• "Cloud computing: it's as if you had access to a supercomputer designed for geospatial analysis." All the heavy lifting is done on Google servers. Getting the result is low bandwidth.

    How does it work? The code you write in the Code Editor gets turned into an object representing the set of instructions which is then sent to Google for processing. The analysis you requested is then run in parallel on many computers. What you get back in your browser is only what you request, for example a statistic or chart printed to the console or small RGB tiles to display on the Map. This is low bandwidth, but it's as if you have access to a supercomputer for geospatial analysis.
  • See this paper for more details. Segue to publications.
  • So far has been a little about background, the data catalog and the API. What follows is a brief literature review of papers that have been done using Earth Engine.
  • This visualization is from the New York Times article about the Pekel et al. publication:
    https://www.nytimes.com/interactive/2016/12/09/science/mapping-three-decades-of-global-water-change.html
  • Lobell et al. (2016) fit regressions from many simulations of crop growth over a range of meteorological variables. They used relationships between RS variables and model variables (e.g. VI <-> LAI) to apply the equation in each pixel. They compare aggregate predictions to reported yields (with varying success).
  • Dong et al. (2016) used a phenology and pixel based algorithm to estimate rice paddy distribution. Flooding signals are based on interaction of vegetation and water indices. LSWI > NDVI for example. LST for growing season. Define rice paddies as areas flooded for at least 10% of the growing season.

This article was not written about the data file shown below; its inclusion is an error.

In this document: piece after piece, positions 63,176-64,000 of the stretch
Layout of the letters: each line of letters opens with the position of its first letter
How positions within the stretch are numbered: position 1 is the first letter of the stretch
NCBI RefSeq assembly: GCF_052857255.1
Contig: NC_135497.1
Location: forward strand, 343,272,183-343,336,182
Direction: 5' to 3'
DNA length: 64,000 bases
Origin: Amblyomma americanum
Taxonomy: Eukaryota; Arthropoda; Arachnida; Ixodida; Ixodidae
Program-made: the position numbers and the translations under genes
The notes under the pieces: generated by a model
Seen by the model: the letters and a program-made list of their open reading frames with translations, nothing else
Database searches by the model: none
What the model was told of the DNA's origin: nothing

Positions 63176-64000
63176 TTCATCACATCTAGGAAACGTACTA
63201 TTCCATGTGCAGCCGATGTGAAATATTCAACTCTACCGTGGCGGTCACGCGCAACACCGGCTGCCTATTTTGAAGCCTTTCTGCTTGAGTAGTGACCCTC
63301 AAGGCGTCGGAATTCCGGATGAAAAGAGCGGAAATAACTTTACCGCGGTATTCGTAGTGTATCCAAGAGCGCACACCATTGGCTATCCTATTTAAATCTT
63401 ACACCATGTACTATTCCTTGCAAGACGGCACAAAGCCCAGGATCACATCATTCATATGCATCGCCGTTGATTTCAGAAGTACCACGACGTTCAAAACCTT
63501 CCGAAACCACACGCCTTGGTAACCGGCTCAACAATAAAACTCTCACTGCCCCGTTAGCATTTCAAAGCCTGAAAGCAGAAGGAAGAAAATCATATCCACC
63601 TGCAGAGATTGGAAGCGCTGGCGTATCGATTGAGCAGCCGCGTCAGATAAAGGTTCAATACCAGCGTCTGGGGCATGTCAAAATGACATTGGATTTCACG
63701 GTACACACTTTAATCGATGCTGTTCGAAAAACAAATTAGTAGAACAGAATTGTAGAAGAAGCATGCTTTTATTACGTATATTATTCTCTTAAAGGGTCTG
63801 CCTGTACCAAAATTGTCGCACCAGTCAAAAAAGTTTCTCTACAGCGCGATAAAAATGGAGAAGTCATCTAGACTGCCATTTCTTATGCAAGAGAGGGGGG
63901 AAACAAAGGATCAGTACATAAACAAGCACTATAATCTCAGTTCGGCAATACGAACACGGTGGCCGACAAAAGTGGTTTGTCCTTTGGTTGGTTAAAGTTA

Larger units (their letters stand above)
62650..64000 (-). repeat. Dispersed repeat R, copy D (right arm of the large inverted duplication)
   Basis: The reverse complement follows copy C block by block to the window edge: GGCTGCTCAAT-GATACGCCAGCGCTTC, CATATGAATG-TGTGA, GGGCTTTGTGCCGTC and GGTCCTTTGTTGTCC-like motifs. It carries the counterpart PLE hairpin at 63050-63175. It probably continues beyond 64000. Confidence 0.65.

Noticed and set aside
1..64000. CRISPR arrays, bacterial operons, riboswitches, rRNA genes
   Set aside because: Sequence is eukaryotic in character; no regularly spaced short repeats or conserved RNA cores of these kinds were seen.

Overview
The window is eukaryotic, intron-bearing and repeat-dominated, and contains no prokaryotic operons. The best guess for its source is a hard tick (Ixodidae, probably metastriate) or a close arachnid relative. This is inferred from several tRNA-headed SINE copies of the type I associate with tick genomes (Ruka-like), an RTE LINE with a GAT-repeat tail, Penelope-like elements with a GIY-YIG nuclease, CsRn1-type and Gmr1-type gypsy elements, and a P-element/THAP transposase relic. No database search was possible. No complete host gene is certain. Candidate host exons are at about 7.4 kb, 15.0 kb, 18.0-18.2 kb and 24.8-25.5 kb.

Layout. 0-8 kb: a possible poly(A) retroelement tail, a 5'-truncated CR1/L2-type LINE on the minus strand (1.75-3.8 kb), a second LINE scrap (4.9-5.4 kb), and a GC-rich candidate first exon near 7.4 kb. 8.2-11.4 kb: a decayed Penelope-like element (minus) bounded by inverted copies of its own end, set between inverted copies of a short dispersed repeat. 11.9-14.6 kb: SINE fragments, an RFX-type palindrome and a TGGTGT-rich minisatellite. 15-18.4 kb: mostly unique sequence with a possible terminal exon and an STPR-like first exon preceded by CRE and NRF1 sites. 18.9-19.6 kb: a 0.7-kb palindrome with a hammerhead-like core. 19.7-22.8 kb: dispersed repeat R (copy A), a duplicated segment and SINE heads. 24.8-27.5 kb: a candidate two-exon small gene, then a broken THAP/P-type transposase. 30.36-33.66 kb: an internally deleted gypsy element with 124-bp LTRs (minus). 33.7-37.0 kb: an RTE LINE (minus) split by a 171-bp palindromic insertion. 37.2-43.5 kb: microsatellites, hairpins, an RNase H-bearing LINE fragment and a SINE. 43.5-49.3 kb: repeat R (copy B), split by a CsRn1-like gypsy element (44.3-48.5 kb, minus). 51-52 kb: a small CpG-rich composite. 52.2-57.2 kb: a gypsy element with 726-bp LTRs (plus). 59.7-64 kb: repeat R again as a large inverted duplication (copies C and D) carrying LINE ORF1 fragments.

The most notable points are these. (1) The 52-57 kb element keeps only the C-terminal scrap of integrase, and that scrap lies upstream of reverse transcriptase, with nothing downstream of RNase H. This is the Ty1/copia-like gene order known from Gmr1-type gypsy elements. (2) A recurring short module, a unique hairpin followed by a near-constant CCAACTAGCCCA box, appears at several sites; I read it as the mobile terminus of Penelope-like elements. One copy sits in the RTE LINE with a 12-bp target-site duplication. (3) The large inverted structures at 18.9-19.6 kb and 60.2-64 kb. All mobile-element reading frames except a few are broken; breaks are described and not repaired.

• Allred et al. (2016) used data on well location in conjunction with MOD17 NPP to estimate the loss of ecosystem services from oil and natural gas drilling. Well density per sq. km. determined the percentage (up to 33%) by which the NPP is reduced.
  • The previous examples were all published studies and what follows represent examples of operationalizing science through online, interactive apps.
  • Climate engine allows users to interactively create maps of climate data and trends, again without reading and writing any code. App Engine app. See https://developers.google.com/earth-engine/app_engine_intro
  • Screenshot of the eco dash monitor in Vietnam. Cumulative anomalies indicate the trajectory of the project area in terms of recovery from disturbance. An increasing trajectory indicates revegetation, while a decrease indicates lack of revegetation. http://ecodash-servir.adpc.net/ Also an App Engine app.
  • Push-button interactive app publishing. See https://developers.google.com/earth-engine/apps
  • All this will sound extremely mysterious, but will start to make more sense once you start using Earth Engine.
  • Vector data. Geometry + attributes.
  • Raster data. Now it's starting to get weird. Images can mix bands of different projection and scale.
  • A stack of images is an ImageCollection. A set of vectors is a FeatureCollection.
  • Do something to each element in a collection with map().
  • Aggregate data (i.e. compute statistics) with reduce().
  • See the docs for a definitive reference. Docs are auto-populated by the server, so should always be up to date.
  • "Spectral" reduction.
  • Convolutions, linear and non-linear.
  • Temporal reduction.
  • Spatial reduction
  • Spatial reductions (plural).
  • Raster to vector conversion.
  • AKA map algebra.
  • Earth Engine helpfully replicates one band images in mathematical operations.
  • Parallelization
  • Images exist at multiple scales.
  • Locate the dataset.
  • Identify tiles in the area of interest (e.g. Code Editor map).
  • Resample and reproject as necessary according to the output, then do the computation.
  • You code does not run at Google. It gets turned into a request object which is sent to Google for processing. See Gorelick et al. for details.
  • It's free for non-commercial use!